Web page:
cent of entitlement, consistent with the Murrumbidgee regulated river water sharing plan.
• Private carryover can be fully deliverable. At this stage, it is estimated that the average
carryover across the valley will be close to seven (7) per cent of entitlement. This
estimate may vary slightly based on usage and trade and will be finalised in late July.
• It is likely that general security entitlements will open at zero allocation if dry inflow
conditions remain.
• In the event that extreme dry conditions continue and the estimated shortfall remains
through June, the following reduced allocations can be expected:
– a volume of at least 42,000 ML for Murrumbidgee Irrigation (conveyance) access
licences can be available
– a volume of at least 58,000 ML for Coleambally Irrigation (conveyance) access licences
can be available.
• Allocation to these conveyance categories can build from now from resource
improvements as a priority, with a view to being on budget as soon as possible.
• In accordance with Clause 42 of the water sharing plan, resource managers must also
consider setting aside resource improvement during 2019-20 for opening allocations for
the highest priority needs in the following year, 2020-21.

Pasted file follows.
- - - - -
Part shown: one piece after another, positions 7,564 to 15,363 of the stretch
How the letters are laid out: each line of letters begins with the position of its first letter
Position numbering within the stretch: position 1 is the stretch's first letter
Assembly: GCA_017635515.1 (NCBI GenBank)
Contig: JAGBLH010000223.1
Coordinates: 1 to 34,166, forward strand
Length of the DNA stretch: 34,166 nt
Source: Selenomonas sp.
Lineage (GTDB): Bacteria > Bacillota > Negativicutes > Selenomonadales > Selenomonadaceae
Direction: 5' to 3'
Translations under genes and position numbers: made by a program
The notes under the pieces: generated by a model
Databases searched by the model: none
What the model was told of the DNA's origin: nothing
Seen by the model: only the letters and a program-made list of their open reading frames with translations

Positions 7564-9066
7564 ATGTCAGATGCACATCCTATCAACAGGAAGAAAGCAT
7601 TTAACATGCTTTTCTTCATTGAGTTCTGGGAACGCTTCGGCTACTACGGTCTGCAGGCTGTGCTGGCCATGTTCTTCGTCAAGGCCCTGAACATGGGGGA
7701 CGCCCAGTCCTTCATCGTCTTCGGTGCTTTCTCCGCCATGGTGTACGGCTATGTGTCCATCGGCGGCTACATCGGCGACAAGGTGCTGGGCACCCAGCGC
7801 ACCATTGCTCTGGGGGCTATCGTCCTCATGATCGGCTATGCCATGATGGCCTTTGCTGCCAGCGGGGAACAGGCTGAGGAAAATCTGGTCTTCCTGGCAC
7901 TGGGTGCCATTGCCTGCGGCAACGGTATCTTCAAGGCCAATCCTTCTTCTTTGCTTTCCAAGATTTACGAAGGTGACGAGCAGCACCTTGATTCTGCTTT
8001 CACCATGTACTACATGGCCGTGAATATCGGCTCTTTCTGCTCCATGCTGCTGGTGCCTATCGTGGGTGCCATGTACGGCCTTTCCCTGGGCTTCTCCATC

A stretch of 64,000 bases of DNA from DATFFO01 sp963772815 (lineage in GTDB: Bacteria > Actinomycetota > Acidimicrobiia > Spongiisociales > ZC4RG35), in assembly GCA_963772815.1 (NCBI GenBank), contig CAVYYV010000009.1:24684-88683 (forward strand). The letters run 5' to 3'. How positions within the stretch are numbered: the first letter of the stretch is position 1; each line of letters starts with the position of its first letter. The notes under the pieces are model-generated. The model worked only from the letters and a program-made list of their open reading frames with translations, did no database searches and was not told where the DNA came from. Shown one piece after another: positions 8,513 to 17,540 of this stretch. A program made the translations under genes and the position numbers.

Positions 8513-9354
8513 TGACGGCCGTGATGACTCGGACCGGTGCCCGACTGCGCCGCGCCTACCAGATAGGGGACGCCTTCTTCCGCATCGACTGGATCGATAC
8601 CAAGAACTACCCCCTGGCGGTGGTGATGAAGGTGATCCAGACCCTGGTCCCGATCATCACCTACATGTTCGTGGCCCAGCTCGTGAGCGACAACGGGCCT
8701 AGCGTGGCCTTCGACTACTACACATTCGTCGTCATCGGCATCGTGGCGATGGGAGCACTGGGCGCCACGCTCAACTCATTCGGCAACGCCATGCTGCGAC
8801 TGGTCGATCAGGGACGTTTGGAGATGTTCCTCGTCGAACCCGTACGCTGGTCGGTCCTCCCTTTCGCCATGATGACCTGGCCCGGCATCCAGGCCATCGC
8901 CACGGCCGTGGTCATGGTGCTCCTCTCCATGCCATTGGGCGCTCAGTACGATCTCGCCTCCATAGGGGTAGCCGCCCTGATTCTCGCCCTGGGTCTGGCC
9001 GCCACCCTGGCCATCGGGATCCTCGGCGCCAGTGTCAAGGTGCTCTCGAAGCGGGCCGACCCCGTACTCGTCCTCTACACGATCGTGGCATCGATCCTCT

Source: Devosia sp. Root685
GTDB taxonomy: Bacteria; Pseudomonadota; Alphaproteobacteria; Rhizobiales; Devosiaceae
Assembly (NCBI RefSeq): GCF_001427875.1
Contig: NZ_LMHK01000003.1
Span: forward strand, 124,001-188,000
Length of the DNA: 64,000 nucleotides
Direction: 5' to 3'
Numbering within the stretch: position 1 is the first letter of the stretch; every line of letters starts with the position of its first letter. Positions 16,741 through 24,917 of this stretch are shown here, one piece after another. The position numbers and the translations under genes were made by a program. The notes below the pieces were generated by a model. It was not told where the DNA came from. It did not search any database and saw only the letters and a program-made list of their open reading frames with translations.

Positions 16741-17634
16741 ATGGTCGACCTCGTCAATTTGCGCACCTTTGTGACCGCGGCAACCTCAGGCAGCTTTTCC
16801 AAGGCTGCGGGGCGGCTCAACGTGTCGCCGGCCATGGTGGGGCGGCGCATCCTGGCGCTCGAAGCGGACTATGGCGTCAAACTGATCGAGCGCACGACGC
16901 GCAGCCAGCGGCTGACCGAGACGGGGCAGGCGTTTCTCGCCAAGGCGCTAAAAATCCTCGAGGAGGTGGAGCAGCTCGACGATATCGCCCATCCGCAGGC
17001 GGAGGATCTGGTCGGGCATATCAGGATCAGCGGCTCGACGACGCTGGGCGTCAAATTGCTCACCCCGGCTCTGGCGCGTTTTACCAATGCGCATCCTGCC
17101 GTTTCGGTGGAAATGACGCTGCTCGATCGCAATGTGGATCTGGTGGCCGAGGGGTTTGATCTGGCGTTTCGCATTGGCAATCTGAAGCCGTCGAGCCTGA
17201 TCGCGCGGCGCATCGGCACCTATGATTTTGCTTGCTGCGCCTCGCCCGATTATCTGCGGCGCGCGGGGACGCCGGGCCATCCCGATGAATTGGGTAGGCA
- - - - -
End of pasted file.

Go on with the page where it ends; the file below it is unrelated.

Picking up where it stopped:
• Water in Environmental Water Allowances (EWA) accounts can be made available and
will accrue in accordance with the rules of the water sharing plan.
• Murrumbidgee inter and intra valley trade are expected to continue to operate in
accordance with existing procedures, particularly in relation to the inter-valley trade (IVT)
account limits.

Chances of improvement
The chance of improved general security allocation in the Murrumbidgee after 1 July 2019, based on a repeat of historical inflows, is provided in the following table.
It is important to note that these estimates are indicative improvements only and are not guaranteed allocations. Estimates may change based on weather variability, catchment conditions, water management decisions and other events. This means water users should use this information with caution & at their own risk.

To read the full announcement click here

 

 

NSW Murray

• This updated outlook for 1 July 2019 water availability is conservatively based on
assumed extreme dry (99th percentile) inflow conditions through 2019-20.
• For context, the River Murray system has experienced very dry conditions this water year
(July to April), with overall system inflows tracking around the 93rd percentile for much of
the year. However, NSW’s share of inflow is estimated to be closer to 96th percentile